AUGUST 2, 216 BC


The late afternoon sun was sinking to the west, casting long shadows across the Commanding General’s tent. Hannibal Barca looked up from the map that was spread on the field desk, rubbed his beard and said,

“Hasdrubal, have you secured our left flank along the river?”

“Yes, General. Our infantry is deployed to the river’s edge; no one will turn our flank tomorrow.”

“Good,” replied the General, and continued,

“How about our cavalry?”

An older man, still wearing his full armor and the clock of a senior officer leaned against a tent pole and replied,

“All in place,” replied Gisgo. “Hano’s Numidian’s and Mago’s Iberians are hidden on our right flank.”

“Speaking of Mago, has he returned from his reconnaissance yet?”

“He has. He’s currently questioning two Roman officers that he captured, and should join us shortly.”

The Carthaginian Army had been in Italy for over two years, and had handed the Legions of Rome two resounding defeats. After destroying the Army of Tiberius Longus at Trebia in the winter of 218 BC, Hannibal and his generals all but annihilated another Roman Army that was led by Gaius Flaminius at Lake Trasimene the following June. They had spent the time since Trasimene plundering the countryside and rebuilding their strength. Now, another Roman Army was approaching, and tomorrow would bring still another battle.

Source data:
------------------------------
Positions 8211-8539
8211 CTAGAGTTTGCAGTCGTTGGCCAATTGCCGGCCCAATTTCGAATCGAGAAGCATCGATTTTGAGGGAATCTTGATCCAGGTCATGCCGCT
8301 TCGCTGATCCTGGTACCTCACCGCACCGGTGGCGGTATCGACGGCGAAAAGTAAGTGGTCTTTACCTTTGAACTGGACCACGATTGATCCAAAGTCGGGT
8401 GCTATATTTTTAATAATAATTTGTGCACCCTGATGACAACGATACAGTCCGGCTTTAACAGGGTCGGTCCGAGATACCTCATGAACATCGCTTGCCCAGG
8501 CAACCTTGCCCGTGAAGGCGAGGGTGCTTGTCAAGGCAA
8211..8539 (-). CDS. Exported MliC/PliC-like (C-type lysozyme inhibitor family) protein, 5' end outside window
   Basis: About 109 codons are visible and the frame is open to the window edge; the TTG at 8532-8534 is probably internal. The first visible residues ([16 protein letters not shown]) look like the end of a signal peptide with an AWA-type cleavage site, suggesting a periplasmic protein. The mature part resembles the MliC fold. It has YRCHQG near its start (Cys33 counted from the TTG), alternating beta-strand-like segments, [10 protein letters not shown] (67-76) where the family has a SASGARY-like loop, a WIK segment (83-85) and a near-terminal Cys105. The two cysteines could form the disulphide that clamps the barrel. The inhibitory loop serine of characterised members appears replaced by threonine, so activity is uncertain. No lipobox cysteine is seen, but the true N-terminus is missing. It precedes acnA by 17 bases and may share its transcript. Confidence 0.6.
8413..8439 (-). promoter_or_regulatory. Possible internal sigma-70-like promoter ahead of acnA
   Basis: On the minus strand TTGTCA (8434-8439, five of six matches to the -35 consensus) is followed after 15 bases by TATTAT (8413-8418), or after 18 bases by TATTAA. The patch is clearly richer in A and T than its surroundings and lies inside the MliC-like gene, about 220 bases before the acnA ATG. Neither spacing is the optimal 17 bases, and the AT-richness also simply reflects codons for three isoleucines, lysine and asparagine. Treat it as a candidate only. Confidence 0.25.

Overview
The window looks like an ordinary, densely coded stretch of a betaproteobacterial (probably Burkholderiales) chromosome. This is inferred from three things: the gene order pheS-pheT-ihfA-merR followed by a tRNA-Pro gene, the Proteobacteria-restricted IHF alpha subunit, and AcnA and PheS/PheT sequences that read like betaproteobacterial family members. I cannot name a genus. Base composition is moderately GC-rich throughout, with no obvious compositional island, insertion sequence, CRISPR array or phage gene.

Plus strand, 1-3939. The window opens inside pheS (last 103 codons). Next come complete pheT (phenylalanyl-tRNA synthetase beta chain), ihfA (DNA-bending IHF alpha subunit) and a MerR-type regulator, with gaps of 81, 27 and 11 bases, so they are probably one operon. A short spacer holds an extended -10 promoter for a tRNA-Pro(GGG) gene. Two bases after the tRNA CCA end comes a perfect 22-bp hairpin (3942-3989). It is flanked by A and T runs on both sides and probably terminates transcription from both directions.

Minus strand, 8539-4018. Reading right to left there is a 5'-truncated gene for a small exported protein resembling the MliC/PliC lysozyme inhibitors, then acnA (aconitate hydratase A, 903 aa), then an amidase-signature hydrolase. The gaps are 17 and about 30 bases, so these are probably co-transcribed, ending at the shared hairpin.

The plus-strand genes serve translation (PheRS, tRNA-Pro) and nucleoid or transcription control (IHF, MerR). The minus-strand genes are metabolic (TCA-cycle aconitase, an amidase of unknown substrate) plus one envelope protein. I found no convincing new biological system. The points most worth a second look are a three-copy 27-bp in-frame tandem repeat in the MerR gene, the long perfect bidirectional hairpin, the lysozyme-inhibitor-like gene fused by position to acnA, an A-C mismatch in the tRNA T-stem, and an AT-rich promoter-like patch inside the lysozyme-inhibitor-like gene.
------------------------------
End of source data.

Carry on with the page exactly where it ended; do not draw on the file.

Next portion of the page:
Mago came into the tent covered in dust and sweat. He removed his helmet, and saluted Hannibal. The General smiled and said,

“Come Mago, have a seat, pour a cup of wine and tell us your news.”

The tall young man poured the wine then said,

“It is much as we expected. The Romans have raised another army, this time with well over 100,000 men. They are in camp just over the hills to our front, and are sleeping on their shields. We can expect them to attack in the morning.”

“Were you able to determine their order of battle?”

“To a great degree, especially with the help of the two officers we captured. I would say that they have close to 80,000 heavy and light infantry, and maybe 6,000 horsemen.”

“Any idea how they’ll be deployed?”

“According to the prisoners, they plan to mass their infantry on a narrow front, but with heavy depth. The cavalry is unimportant; we can sweep them from the field at our pleasure.”

“And who will be in command tomorrow?”

“It appears to be Varro’s turn.” replied Mago.

Hasdrubal laughed and said,

“Only the Romans could come up with alternating command of an army on a daily basis. Today Paullius, and tomorrow Varro. At least we don’t have to guess who’ll be leading the Army of Carthage, do we General?”